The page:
It was early morning, a gray dawn, All Saints Day 2008. Poland closes on All Saints Day, nothing but the churches are open on this festival celebration. Even the Pilgrims Hostel across from Jasna Gora Shrine where I spent a silent simple night is not serving meals. The vending machines are locked up behind gates.
On this misty November morning, the streets are empty. It is not tourist season, so the only congregants at the masses today are locals or extremely devoted pilgrims. As I approached the shrine, I heard a distant silvery voice chanting a solitary hymn in Latin. I followed the haunting melody through the front entrance and interior of the pink and white baroque cathedral of the main sanctuary. As I walked by numerous chapels dedicated to the victims of the Holocaust, The Solidarity Movement and various saints, the voice became louder. It was as if an Angel was beckoning me on with her ethereal melody. As I wandered deeper into the Shrine, I entered the Chapel of the Black Madonna, and found the source of the song. Mass had started and there was a young nun singing the liturgy. The priest was from Italy, and he was conducting the early morning Italian Mass to about seven people. This mass would be immediately followed by Masses throughout the day in other languages, as announced by the flashing bill board in front of the Shrine.
As I sat in the chairs before the Altar and the Image that has sustained and inspired countless souls for the last one and a half millenia, I started to weep silently from the utter depth of my being. Tears flowed as never before, as if I had been holding them in for decades. Tears for myself, for others, for our world streamed from my eyes, my heart felt as if it would break in two. I sensed all of the sorrows that had been brought to this room, all the desperate hopes.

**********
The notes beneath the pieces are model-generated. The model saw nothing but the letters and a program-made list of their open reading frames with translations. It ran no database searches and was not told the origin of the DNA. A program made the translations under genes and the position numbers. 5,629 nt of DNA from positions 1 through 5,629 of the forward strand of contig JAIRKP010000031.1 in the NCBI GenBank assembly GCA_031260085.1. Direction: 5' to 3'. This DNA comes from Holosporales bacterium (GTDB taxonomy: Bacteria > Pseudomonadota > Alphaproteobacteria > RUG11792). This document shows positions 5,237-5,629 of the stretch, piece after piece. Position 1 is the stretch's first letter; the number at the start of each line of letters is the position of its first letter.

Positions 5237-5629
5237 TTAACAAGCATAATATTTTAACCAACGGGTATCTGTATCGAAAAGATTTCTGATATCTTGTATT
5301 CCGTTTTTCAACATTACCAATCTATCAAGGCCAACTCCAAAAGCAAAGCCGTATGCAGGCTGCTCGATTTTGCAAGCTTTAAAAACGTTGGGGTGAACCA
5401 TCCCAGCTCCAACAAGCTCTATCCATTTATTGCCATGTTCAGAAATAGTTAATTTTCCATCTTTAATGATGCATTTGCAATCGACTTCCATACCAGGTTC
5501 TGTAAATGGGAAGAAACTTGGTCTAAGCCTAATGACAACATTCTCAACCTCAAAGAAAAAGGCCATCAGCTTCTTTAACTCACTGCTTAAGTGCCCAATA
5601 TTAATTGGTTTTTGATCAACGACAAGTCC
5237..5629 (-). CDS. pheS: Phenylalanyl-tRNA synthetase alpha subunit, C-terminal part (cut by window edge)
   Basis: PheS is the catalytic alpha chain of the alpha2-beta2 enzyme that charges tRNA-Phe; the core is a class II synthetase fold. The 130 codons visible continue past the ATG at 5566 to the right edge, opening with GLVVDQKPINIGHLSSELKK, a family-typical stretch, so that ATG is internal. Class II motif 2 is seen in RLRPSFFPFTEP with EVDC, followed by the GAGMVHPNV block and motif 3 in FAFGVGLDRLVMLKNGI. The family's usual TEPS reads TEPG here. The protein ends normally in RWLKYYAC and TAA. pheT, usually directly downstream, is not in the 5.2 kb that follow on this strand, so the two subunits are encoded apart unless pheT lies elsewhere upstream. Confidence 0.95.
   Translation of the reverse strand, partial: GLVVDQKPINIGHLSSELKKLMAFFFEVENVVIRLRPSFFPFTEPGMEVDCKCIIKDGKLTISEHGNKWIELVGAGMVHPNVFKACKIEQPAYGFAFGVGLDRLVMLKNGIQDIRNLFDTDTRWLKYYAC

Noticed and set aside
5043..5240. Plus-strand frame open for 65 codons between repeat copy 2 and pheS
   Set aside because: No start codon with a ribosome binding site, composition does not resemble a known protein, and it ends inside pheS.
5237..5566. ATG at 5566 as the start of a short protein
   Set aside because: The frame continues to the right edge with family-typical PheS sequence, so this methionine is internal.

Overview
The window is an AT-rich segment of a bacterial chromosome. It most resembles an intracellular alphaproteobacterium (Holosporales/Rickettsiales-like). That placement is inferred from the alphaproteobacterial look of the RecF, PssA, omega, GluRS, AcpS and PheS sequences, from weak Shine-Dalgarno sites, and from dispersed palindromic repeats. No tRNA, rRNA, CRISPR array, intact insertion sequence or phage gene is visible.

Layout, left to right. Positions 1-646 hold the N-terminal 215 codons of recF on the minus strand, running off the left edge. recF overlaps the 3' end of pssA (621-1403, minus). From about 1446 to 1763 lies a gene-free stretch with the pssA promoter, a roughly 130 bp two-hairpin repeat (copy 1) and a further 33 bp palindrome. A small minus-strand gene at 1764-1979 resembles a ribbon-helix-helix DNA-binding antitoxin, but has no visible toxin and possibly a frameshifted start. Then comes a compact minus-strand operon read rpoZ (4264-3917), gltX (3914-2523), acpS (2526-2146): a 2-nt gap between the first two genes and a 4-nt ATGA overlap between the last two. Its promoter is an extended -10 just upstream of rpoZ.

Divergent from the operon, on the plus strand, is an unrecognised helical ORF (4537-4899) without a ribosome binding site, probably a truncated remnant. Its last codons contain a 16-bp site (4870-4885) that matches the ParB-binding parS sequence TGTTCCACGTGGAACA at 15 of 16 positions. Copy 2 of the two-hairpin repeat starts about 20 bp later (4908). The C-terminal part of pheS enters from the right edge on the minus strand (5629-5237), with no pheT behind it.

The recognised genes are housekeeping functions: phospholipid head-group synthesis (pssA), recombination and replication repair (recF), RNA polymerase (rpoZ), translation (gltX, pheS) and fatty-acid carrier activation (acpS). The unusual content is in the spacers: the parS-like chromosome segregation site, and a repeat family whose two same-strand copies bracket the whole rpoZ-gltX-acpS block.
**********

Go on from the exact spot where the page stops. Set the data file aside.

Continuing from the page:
The ancient scarred dark face peered out from behind her golden frame. The Icon did not seem of this Earth. It was as if this image was a window between the worlds, as if I was looking into the abyss of the cosmos. The Madonna’s features were barely discernable within her adornments, but I felt her penetrating stare. I felt all the failures of humanity swirling about, all the violence, rape, wars, fears, sickness, pollution, oppression, and economic injustice. What pleas had this image heard? No wonder she looked so sad.
Time stood still for me, as I felt the bittersweet emotion of grief and release during the responses and communion. Since it was early and there were not the usual throngs of pilgrims, I had the opportunity to sit through several subsequent Masses in various languages. During the Pilgrim season, the faithful are quickly hurried out after each service with efficient, cheerful precision by the blue coated ushers. It was as if I was having private multi-lingual masses for my own personal benefit, and I could stay as long as I liked in the front chapel, able to gaze uninterrupted on this ancient looking icon of the Jasna Gora shrine.
As my tears stopped, I wondered, how did I get here? How did we all as humans get to this particular point in history and where were we going? The biggest riddle ruminating in my mind as I sat for hours in front of the altar was; who or what was the Black Madonna I had been researching and writing about, crossing oceans and continents to witness, for these many years? The answers that came to me were complex, vast and so incredibly beautiful, they restarted my tears. Only this time they were tears of gratitude. Gratitude for the many gifts we humans receive, in spite of our numerous shortcomings, failures and distractions. I felt gratitude for what the Black Madonna tells us about where we come from, where we are now and where we can go, if only we wake up to the glory of our potential. It was a great day indeed, in this small chapel, under this incredible Icon of hope and endurance. It was a great All Saints Day in Czestochowa, 2008.